“The Square”: vicious satire that starts out as a sermon on radical hospitality

This Sunday, I thought that a local church had a special service showing “13th”. a film I’ve already watched twice (Nov. 14, 2016 review — then I later saw the showing is Nov. 19). So I went to the one daily remaining showing of “The Square”, the new “morality play” and vicious (conservative) satire by Swedish director Ruben Ostlund; and, expecting an exploration of Christian personal values about other people, expected that to become my sermon and church, on a lively Sunday morning at Angelika Mosaic in Fairfax VA (there is a church service there in a rented theater).

The title refers to an exhibit in a Stockholm museum, the “X-Royal” (for a reason), a bordered white space you could step onto as a safe space, a “sanctuary of trust and caring”.

The lead is Christian (Claes Bang), an attractive slender married heterosexual man in his 40s with two young daughters, who espouses a Leftist philosophy of ultimate charity for the needy, particularly for street panhandlers.  But like many on the Left, he is not above wielding power for its own sake, especially sexually over women, as shown in one confrontation where one of his partners challenges him about the time he went inside her. The movie starts precariously enough (after an initial anti-establishing shot of a homeless man on the streets of the perfect EU welfare state), as he is about to speak publicly, and another woman toys with his chest hair to attach a microphone.  In this movie, you notice these things.

As far as the space, I’m reminded of a huge maze exhibit at the Guggenheim in Bilbao, Spain in late April, 2001, when I visited.  A young man from Brazil stood behind me in line and said that the whole point of this “sculptor” was to make you wait in line so you can “feel like shit.”

Very early in the film, Christian is robbed of his cell phone, wallet and cufflinks, in what seems like a setup confrontation in the streets.  (As I wrote this an fumbled my own iPhone its flashlight came on for the first time ever.)  Soon Christian is challenged to practice what he preaches. He inveigles his tag team hhsidekick Michael (Christopher Laesso) to support him, ultimately in a bizarre effort to hand deliver a letter to every family in a walkup apartment accusing them of the theft.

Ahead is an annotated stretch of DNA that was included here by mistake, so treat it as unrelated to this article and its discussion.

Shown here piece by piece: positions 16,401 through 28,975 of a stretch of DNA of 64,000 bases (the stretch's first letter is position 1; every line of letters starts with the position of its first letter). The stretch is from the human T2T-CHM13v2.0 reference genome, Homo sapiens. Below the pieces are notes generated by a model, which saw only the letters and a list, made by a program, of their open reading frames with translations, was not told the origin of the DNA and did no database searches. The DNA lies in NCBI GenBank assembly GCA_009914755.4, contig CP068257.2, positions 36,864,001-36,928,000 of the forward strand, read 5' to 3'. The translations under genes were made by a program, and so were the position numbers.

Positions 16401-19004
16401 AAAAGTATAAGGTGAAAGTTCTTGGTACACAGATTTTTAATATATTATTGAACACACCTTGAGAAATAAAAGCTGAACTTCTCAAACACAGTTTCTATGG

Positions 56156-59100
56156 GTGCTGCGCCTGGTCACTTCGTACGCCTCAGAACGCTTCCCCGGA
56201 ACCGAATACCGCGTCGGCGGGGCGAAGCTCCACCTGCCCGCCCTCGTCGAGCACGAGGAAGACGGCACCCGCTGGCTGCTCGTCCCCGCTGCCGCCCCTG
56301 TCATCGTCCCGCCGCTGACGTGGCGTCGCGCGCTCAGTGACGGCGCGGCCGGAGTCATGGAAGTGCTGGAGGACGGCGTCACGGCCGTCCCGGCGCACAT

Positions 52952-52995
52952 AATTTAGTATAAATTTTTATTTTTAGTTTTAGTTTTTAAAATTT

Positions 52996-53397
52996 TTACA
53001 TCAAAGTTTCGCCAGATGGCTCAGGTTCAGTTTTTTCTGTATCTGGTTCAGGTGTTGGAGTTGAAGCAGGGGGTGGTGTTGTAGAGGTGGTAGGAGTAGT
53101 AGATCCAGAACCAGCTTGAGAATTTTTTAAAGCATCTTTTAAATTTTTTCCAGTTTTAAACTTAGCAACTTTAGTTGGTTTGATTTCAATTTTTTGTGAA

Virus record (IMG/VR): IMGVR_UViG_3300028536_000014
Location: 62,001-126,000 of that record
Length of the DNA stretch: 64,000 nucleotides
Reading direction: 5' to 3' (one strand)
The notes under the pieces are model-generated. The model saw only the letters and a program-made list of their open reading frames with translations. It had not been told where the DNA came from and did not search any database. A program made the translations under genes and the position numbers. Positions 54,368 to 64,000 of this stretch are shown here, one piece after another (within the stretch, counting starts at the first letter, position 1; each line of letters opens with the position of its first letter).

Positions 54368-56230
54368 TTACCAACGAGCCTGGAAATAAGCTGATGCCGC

The film turns into a 140-minute sequence of skits, often with bizarre rhythmic sound effects, exploring the whole issue of how we personally treat people whom we perceive as weaker than ourselves. There is an experiment where museum visitors are challenged to prove they “trust people” by leaving their phones and wallets out in the open on the Square.

Whatever plot structure there is, gets driven by two attractive young male journalists (Daniel Hallberg and Martin Soder) who, in an early presentation, explain how you make content go viral, not only with original perspective but with some shock effect to get a visitor’s attention. So they come up with a video of a blond little girl holding a cat who gets blown up, with some Arabic warnings at the end. It seems that maybe this was hacked. But I was reminded of LBJ’s 1964 ad challenging Barry Goldwater with a mushroom cloud. That may cost Christian his job, which seems especially timely now.

But near the end there is a skit at a dinner, where attendees are challenged to do with “survival mom” type threats.  A man, his body completely waxed smooth (“thmooth”, he’s in the movie posters), comes into the dinner acting threatening, walking on all fours like a pre-human ape, with props. The guests are challenged to remain calm and inconspicuous so they can let somebody else take the threat (think about Las Vegas and Paddock Oct. 1)   But the scene winds up with attempted rape.

Somewhere in the middle there is a skit about the ALS ice bucket challenge. They have no monopoly on this “chain letter” which doesn’t even need a refrigerator’s ice maker.

Wiki picture of the actual museum in Stockholm.  I visited the city in Aug. 1972,

Picture: Occupy DC, December 2011 (mine).

Name:  “The Square
Director, writer:  Ruben Ostlund
Released:  2017
Format:  1.85:1  in Swedish, subtitles
When and how viewed:  Angelika Mosaic, Fairfax VA, 2017/11/12, Sunday morning
Length:  142
Rating:  R
Companies:  Magnolia Pictures
Link:  official

(Posted: Sunday, November 12, 2017 at 5:30 PM EST)

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